George A. Kaplan, Ph.D.

George Kaplan

Thomas Francis Collegiate Emeritus Professor of Public Health

Emeritius Professor, Epidemiology

Founder, Center for Social Epidemiology & Population Health (CSEPH)

Research Professor, SRC

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1191 66th Street
Oakland, California 94608

Office: (510) 333-1682; Fax: (510) 923-9351


Website(s): Center for Social Epidemiology & Population Health

Curriculum Vitae (PDF)

Professional Summary

He has taught at Stanford University and the University of California, Berkeley, and from 1981 to 1997 was Chief of the Human Population Laboratory of the California Department of Health Services where he directed the landmark Alameda County Study. He became Professor of Epidemiology in the School of Public Health at the University of Michigan in 1997 and was Chair of the Department from 1997-2003. Professor Kaplan also is the founding and former Director of the Center for Social Epidemiology and Population Health and the first Director of the Robert Wood Johnson Health and Society Scholars Program at the University of Michigan.


Ph.D., Cornell University, 1968
B.A., Johns Hopkins University, 1964

Post-doctorate: University of California, San Francisco and University of California, Berkeley

Research Interests & Projects

Kaplan is interested i how social divides become health divides. Recent studies by Kaplan and his colleagues have detailed the cumulative cost of socioeconomic disadvantage on health and functional outcomes in the elderly and the role of equity in the distribution of income on the overall health of populations. Both areas of research are directed at establishing the close linkage between economic policy and health policy, thereby illustrating how epidemiologic methods can be used to guide research and policy in this area. Professor Kaplan and colleagues have also made important contributions in demonstrating the importance of behavioral and psychosocial factors in the prevention of cardiovascular disease and its consequences. Advancing the epidemiologic study of aging, he and his colleagues published the first studies on long-term predictors of both successful aging and of frailty, and have continued to demonstrate in their studies that it is possible to extend both quality and length of life. Over the last ten years, Professor Kaplan has helped build bridges between researchers interested in complex systems and those interested in population healyh and health disparities. He currently is the Chair of the Network on Complexity, Inequality and Health (NICH), an NIH-funded interdiciplnary research network.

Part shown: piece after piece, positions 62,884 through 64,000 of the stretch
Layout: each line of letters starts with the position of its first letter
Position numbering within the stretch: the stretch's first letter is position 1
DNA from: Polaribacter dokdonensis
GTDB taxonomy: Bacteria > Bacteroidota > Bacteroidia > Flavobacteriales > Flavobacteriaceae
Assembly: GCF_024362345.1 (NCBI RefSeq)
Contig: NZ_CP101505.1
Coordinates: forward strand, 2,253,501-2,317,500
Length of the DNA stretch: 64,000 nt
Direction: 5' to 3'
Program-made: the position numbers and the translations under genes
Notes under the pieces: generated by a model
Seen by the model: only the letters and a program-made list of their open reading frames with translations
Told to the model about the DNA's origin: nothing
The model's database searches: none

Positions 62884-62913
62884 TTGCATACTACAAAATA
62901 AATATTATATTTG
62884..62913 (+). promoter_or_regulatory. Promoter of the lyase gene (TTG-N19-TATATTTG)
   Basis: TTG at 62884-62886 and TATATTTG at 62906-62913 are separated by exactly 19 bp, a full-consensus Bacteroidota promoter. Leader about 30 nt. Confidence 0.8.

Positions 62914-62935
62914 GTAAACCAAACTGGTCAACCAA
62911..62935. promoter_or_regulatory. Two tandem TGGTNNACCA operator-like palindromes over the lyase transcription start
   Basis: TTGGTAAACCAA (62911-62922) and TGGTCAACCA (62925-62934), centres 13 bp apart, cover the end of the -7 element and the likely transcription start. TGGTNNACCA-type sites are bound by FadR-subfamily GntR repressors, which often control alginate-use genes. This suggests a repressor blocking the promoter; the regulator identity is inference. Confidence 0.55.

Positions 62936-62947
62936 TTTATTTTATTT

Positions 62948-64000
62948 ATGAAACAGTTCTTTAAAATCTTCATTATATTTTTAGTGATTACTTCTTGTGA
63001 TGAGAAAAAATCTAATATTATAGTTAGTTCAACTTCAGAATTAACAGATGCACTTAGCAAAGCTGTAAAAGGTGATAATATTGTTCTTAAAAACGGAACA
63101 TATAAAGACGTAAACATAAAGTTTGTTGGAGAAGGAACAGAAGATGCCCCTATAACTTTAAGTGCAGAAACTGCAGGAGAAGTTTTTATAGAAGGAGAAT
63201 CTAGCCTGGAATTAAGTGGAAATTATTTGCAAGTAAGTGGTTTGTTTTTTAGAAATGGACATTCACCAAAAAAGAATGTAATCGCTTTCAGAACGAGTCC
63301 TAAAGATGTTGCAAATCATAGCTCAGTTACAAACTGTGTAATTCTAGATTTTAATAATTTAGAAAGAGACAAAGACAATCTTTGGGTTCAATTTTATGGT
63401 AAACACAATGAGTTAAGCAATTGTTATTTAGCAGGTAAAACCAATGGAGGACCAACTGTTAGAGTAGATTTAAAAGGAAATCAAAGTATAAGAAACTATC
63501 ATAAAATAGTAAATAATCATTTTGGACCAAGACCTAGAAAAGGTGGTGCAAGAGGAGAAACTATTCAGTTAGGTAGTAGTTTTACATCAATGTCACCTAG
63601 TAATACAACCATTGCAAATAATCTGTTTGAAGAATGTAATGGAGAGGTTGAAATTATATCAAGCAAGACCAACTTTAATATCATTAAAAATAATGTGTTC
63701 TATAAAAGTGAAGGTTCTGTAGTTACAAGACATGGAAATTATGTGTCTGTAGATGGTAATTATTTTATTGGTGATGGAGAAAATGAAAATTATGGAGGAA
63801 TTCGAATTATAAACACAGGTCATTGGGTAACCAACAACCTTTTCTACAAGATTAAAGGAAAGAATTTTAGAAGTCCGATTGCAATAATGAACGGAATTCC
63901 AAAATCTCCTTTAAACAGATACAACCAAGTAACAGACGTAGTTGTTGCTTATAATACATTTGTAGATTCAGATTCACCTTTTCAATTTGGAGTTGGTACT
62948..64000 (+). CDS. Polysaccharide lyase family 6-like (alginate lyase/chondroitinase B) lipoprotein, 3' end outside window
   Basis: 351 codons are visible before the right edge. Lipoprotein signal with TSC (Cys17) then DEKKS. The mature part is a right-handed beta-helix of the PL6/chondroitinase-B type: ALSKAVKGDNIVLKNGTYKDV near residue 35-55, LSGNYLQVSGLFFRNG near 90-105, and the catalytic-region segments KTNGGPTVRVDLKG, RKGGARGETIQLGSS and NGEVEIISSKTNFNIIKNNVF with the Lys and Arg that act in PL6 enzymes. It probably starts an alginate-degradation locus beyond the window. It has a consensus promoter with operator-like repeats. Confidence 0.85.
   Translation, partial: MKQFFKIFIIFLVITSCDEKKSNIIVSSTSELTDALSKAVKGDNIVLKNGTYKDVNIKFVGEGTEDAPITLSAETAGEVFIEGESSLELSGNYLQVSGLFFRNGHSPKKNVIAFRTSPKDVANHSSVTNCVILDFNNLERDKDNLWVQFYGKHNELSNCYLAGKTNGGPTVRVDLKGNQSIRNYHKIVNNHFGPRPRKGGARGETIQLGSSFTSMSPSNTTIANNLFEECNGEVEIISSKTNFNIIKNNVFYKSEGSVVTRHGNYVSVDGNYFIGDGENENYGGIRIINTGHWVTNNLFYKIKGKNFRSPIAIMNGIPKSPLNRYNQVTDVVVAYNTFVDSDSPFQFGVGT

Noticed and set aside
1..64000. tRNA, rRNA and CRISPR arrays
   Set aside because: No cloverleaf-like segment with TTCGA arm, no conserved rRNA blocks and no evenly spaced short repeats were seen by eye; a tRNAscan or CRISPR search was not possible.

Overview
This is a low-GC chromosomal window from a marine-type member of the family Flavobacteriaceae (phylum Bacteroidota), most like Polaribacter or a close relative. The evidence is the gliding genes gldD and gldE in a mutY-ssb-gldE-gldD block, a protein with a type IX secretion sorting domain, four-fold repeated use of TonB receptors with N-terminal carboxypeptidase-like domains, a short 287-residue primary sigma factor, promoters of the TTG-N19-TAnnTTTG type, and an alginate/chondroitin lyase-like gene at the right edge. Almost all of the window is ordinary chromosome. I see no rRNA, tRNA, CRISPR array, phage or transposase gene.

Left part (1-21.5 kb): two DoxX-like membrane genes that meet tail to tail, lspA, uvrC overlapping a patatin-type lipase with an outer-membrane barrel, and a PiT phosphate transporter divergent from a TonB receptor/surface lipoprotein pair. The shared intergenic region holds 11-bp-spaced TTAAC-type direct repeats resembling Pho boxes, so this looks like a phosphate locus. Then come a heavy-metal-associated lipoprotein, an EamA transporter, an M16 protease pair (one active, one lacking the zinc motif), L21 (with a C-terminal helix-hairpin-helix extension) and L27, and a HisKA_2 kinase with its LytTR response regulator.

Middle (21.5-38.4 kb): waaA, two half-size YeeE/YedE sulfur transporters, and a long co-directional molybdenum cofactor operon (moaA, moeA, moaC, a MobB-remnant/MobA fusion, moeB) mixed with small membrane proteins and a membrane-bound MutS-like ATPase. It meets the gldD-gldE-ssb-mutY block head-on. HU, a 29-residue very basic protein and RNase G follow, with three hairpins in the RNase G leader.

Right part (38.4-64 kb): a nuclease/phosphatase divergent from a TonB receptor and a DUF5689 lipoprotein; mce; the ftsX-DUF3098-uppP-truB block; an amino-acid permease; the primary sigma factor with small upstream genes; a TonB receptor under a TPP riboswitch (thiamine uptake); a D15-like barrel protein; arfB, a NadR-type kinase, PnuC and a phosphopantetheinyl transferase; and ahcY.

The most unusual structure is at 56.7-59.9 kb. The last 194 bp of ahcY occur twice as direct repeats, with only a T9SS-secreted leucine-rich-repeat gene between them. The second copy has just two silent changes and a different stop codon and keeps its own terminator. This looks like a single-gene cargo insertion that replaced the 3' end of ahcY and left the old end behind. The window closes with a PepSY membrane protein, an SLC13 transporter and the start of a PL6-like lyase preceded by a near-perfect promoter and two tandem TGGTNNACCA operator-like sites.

Selected Publications

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Kaplan, G.A., Ranjit, N., Burgard, S. (2008). Lifting Gates--Lengthening Lives: Did Civil Rights Policies Improve the Health of African-American Women in the 1960's and 1970's? In House JS, Schoeni RF, Kaplan GA, Pollack H. (Ed.) Social and Economic Policy as Health Policy New York: Russell Sage.

Kaplan, G.A., Baltrus, P.T., Raghunathan, T.E. (2007). The shape of health to come: Prospective study of the determinants of 30-year health trajectories in the Alameda County Study International Journal Epidemiology, 36(3), 542-8.

Backlund, E., Rowe, G., Lynch, J., Wolfson, M.C., Kaplan, G.A., Sorlie, P.D. (2007). Income Inequality and Mortality: A Multilevel Prospective Study of 521,248 Individuals in 50 US States International Journal of Epidemiology, 36(3), 590-6.

Morenoff JD, House JA, Hansen BB, Williams DR, Kaplan GA, Hunte HE. (2007). Understanding social disparities in hypertension prevalence, awareness, treatment, and control: The role of neighborhood context. Social Science & Medicine, 65(9), 1853-66.

Ranjit, N., Young, E.A., Kaplan, G.A. (October, 2005). Material hardship alters the diurnal rhythm of salivary cortisol. International Journal of Epidemiology, 34 (5), 1138-43.

Kaplan, G.A., Siefert, K., Ranjit, N., Raghunathan, T.E., Young, E.A., Tran, D., Danziger, S., Hudson, S., Lynch, J.W., and Tolman, R. (July 2005). The health of poor women under welfare reform. American Journal of Public Health, 95(7), 1252-8.

Kaplan, G.A. (2004). What's wrong with social epidemiology, and how can we make it better? Epidemiologic Reviews, 26, 124-35.

Harper, S.B., Lynch, J.W., Hsu, W.L., Everson, S.A., Hillemeier, M.M., Raghunathan, T.E., Salonen, J.T., Kaplan, G.A. (2002). Life course socioeconomic conditions and adult psychosocial functioning. International Journal of Epidemiology, 31, 395-403.

Lynch, J.W., Davey Smith, G., Hillemeier, M., Shaw, M., Raghunathan, T., Kaplan, G.A. (2001). Income inequality, the psychosocial environment, and health: comparisons of wealthy nations. Lancet, 358, 194-200.

Kaplan, G.A., Turrell, G., Lynch, J.W., Everson, S.A., Helkala, E.L., Salonen, J.T. (2001). Childhood socioeconomic position and cognitive function in adutlhood. International Journal of Epidemiology, 30, 256-63.

Professional Affiliations

Society for Epidemiologic Research
American Public Health Association
American Heart Association
Society for Behavioral Medicine